Other types of "search features" are also covered on Google's Search Features page [google.com], and most of them appear to be internal services that Google provides, rather than being outsourced, like sports.
The Sports Scores section of the Features page appears to be unchanged. I don't believe that the disclaimer ever did appear in the serps page itself... That would simply make for too busy a page.
IANAL... It's likely that any news source reporting these major league games is subject to the same copyright restrictions that are vividly summarized in the closing credits of every major league broadcast I've seen or heard, and while these scores may appear in ESPN and elsewhere, it's likely that their use is covered by similar licenses in a long chain of agreements.
It wouldn't make sense for Google to expend the additional time, money, and effort it obviously has put into the display of these scores and not have the source covered.
That said, underlying this question are many deeper and more difficult issues of data aggregation and of Google moving into some verticals.
The combination of the computer, digital media, and the internet is in many ways bringing change as profound as the changes brought by Gutenberg's printing press. It's already difficult, in the realm of ideas, to determine what's original and what's not... and on the internet what's scraped and what's not. Who "owns", for example, the factoid regarding the height of the Empire State Building?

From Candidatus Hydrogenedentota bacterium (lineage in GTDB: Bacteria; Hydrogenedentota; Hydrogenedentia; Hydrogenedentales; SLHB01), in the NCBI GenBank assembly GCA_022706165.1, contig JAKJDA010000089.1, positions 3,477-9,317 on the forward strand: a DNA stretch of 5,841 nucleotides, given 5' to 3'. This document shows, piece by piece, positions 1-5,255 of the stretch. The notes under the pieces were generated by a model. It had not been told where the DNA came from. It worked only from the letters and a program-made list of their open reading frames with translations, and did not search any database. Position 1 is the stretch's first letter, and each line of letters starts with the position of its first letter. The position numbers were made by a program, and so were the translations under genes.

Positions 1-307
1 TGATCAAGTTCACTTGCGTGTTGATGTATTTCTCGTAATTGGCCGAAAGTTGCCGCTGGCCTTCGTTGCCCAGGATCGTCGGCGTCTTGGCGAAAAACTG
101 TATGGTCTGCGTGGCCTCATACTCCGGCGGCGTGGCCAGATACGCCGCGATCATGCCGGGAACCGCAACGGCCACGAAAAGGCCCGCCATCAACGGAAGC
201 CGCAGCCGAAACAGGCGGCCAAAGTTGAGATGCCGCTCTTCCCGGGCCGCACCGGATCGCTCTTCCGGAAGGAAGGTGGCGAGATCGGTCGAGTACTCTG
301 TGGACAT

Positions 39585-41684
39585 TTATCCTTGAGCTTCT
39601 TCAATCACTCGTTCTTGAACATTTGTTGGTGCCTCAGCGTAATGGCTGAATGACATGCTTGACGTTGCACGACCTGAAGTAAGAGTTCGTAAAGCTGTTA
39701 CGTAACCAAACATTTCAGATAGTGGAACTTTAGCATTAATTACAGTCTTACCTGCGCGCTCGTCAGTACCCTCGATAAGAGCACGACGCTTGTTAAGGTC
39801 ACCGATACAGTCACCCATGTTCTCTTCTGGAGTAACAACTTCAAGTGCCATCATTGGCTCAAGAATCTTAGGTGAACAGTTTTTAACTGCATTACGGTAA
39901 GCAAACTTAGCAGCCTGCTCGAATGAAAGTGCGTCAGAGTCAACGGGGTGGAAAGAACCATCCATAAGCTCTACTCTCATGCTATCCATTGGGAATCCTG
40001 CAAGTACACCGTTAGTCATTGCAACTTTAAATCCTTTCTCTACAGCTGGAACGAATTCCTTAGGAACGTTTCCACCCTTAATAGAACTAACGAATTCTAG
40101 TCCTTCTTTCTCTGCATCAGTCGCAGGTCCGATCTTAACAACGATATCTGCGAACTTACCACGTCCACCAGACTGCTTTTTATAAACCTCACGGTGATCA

It's likely that Major League Baseball scores can be licensed with some sort of clarity of ownership. It will be very difficult, I think, to sort out less precise areas of intellectual property ownership, though, and of the practicalities of maintaining those rights, going forward.
I suspect this is part of the concern of the original question... and it's a very legitimate concern.
| 9:50 pm on May 7, 2012 (gmt 0)|
|is Google licensing the data? |
There is no copyright on data. Why do they need to license it?
| 10:35 pm on May 7, 2012 (gmt 0)|
>>There is no copyright on data.
not a lawyer, but i'm pretty sure that (some) sports fixtures and scores and league tables can be 'owned' and cannot be published without permission.
| 11:20 pm on May 7, 2012 (gmt 0)|
|There is no copyright on data. Why do they need to license it? |
Well, as I say, it gets cloudy...
Again, from the STATS LLC Wikipedia page [en.wikipedia.org...]
In 1996 STATS and Motorola won on appeal a court case brought by the NBA, which was trying to stop STATS from distributing in-game information via a special wireless device created by Motorola. The victory in this case has played a large part in other cases where professional sports leagues have tried to suppress live in-game information being distributed by other outlets. STATS is currently the NBA's official provider of statistics.
I leave it to your imagination what they might decide to protect, at what time, and in what form.
I suppose if Google still had a deal with Twitter, Google could mine the Twitter feed 'firehose' and get live stats that way. Which Twitter tweeter is going to sue? Could it be a class action suit? ;)
IANAL, and I don't want to be one.